The Florida Department of Health announced last week that it will open a new round of licensing for medical marijuana businesses that will double the number of vertically integrated cannabis operators in the state. In an emergency rule released on Friday, the health department revealed that 22 new medical marijuana business licenses will be available, a move that would double the 22 operators currently licensed to produce and sell medical marijuana in Florida.
The new emergency rule comes more than six years after Florida voters legalized the medicinal use of cannabis with the passage of a constitutional amendment ballot measure in 2016. The following year, state lawmakers passed legislation to regulate the state’s medical marijuana industry, with provisions to issue additional cannabis business licenses as the number of registered patients grew.
With the number of registered medical marijuana patients now standing at nearly 790,000, according to data released last week, state regulators should have issued nearly two dozen medical marijuana business licenses to keep up with the program’s growth. But until last week, the Department of Health had failed to take action on issuing additional medical marijuana business licenses since the administration of Florida Republican Governor Ron DeSantis took control of the state’s executive branch in 2019.
“This is an exciting milestone for Florida’s medical cannabis program, more than five years in the making,” Courtney Coppola, a former director of the state’s Office of Medical Marijuana Use, told The News Service of Florida. “These additional licenses are an important step in moving the program forward for Florida’s patients and future licensees.”
Florida Applications To Be Accepted In April
In December, cannabis regulators at the state health department announced that it had developed a process to apply for new medical marijuana business licenses, with plans to accept applications in “batching cycles,” according to media reports. Under the emergency rule published on Friday, the department will accept applications for 22 additional licenses between April 24 and April 28. Louise St. Laurent, a former general counsel for the state Department of Health, said that the state’s medical marijuana operators “are thrilled” by last week’s announcement from regulators.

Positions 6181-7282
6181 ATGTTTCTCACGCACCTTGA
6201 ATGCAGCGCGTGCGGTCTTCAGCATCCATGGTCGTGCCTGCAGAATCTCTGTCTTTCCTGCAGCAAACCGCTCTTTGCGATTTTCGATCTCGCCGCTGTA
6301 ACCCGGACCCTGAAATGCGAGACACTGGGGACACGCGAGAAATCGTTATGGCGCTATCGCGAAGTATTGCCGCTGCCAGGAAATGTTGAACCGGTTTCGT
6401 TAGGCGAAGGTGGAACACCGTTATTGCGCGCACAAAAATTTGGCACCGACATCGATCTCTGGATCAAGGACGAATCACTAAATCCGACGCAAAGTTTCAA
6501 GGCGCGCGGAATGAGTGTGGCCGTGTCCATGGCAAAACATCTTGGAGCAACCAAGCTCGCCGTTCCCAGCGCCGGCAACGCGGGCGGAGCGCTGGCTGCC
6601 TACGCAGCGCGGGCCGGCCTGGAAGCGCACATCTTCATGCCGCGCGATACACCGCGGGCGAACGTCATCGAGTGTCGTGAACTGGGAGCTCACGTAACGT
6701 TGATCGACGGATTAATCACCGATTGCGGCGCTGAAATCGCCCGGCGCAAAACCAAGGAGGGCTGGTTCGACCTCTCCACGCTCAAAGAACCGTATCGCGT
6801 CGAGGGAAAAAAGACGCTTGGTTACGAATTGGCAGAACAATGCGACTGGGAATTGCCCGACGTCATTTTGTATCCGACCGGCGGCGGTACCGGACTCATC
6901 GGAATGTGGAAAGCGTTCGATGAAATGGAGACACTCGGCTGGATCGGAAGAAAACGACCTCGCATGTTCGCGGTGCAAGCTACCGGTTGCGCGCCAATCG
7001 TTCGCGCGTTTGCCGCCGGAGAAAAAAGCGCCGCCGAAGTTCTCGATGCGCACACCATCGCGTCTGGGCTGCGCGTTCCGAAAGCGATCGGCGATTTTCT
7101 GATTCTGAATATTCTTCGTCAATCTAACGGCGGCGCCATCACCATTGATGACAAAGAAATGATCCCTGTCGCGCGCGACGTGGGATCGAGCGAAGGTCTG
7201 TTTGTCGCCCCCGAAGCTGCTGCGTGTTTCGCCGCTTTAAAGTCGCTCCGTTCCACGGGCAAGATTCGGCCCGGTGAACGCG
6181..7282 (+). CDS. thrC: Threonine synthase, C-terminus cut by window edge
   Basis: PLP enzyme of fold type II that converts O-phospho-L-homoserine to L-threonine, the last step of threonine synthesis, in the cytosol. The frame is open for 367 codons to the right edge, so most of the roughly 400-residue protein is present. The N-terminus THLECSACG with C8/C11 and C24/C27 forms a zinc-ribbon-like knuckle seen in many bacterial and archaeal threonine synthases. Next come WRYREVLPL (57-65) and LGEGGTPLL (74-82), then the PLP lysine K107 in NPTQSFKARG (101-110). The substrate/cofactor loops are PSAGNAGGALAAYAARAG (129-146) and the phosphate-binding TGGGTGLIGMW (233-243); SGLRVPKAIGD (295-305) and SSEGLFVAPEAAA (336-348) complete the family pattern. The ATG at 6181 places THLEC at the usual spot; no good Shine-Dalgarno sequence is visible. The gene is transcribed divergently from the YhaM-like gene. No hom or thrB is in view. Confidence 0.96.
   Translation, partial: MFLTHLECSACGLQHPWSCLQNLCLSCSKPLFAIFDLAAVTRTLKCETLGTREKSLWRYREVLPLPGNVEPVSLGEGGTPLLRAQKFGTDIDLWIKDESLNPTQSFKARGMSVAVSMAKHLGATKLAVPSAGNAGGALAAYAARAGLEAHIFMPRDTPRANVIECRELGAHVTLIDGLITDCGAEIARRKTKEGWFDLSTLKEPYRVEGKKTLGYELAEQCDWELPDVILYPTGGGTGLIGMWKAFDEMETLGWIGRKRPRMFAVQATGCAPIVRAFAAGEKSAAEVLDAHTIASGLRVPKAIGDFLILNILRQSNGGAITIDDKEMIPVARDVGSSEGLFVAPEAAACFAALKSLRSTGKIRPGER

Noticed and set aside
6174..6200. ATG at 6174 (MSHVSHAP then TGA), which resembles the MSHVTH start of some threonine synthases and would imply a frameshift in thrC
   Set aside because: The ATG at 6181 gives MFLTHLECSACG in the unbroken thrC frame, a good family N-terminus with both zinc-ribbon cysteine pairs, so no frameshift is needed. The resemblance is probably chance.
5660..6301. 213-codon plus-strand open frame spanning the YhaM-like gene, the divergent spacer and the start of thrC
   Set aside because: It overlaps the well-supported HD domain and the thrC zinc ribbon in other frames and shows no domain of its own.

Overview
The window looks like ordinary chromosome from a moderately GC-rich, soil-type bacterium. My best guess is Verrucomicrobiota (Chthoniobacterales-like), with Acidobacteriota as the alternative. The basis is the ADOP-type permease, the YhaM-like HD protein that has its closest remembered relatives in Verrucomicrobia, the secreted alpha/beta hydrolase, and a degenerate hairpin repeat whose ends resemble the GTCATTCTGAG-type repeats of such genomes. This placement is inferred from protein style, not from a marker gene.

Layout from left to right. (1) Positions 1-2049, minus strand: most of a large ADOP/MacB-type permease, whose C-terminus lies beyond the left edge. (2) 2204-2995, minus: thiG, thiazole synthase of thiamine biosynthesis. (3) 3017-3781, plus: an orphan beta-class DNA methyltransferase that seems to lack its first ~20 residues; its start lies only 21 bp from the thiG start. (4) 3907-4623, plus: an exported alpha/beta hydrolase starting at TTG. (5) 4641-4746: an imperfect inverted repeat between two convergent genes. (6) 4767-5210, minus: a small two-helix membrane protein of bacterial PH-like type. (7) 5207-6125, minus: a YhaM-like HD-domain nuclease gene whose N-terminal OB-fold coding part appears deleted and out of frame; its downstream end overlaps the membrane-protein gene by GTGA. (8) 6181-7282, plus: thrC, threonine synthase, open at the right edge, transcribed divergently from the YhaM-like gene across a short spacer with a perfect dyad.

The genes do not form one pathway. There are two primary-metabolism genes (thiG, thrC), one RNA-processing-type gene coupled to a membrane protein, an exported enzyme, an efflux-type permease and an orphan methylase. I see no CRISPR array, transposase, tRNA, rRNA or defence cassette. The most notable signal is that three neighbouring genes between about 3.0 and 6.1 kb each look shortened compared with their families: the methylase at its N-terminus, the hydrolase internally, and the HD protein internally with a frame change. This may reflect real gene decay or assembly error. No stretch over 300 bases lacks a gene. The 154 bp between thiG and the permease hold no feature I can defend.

“There’s been no shortage of companies waiting and watching the department for these rules since probably at least 2017 to be able to have an opportunity to be able to compete for these licenses,” St. Laurent said on Friday.
Florida’s existing medical marijuana operators were licensed under a 2014 law that legalized “non-euphoric” forms of cannabis for a limited number of patients. The new licensing round announced on Friday will be the first batch of new licenses issued since the measure to regulate the state’s medical cannabis industry was passed in 2017.
The 2017 legislation also required the Department of Health to issue a license to a Black farmer with business ties in Florida. In September, regulators announced that the license would be awarded to a man in Suwannee County, but legal challenges have forced the health department to delay issuing the license to the successful applicant.
Recreational Weed Initiative Planned For 2024
Although Florida has so far only legalized medical marijuana, a constitutional amendment campaign to legalize cannabis for use by adults is currently underway, with plans for the proposal to appear on the ballot for the 2024 election. Last week, organizers for the constitutional amendment campaign, which is largely funded by Florida’s largest medical marijuana Trulieve, submitted enough signatures from voters backing the measure to require the Florida Supreme Court to review the proposal.
Under state law, the Supreme Court must approve initiatives before they can be placed on the ballot. In 2021, Florida’s highest court used that power to strike down two separate proposals to legalize recreational marijuana, denying the state’s voters the opportunity to weigh in on the initiatives. But Jade Green, the president of cannabis industry consulting firm Next Titan Capital, believes that the fate of the 2021 proposals is not likely to impede support for this year’s attempt to legalize adult-use cannabis.
“Florida is definitely a market of interest, especially compared to some of the other more mature, more saturated markets,” said Green. “The main reason is, everybody has a similar belief that, whatever happens in 2024, eventually adult-use (recreational) cannabis will come to Florida.”
Florida’s existing medical marijuana industry is estimated to generate about $1 billion in annual sales for the state’s operators. Adding legal recreational marijuana would open the market to all adults in the state, offering companies an added incentive to enter Florida’s medical marijuana industry.
“If you can make it in Florida until rec (recreational marijuana) hits, then you will have a significant advantage in what will be one of the largest cannabis economies not just in the U.S. but in the world,” Green said.
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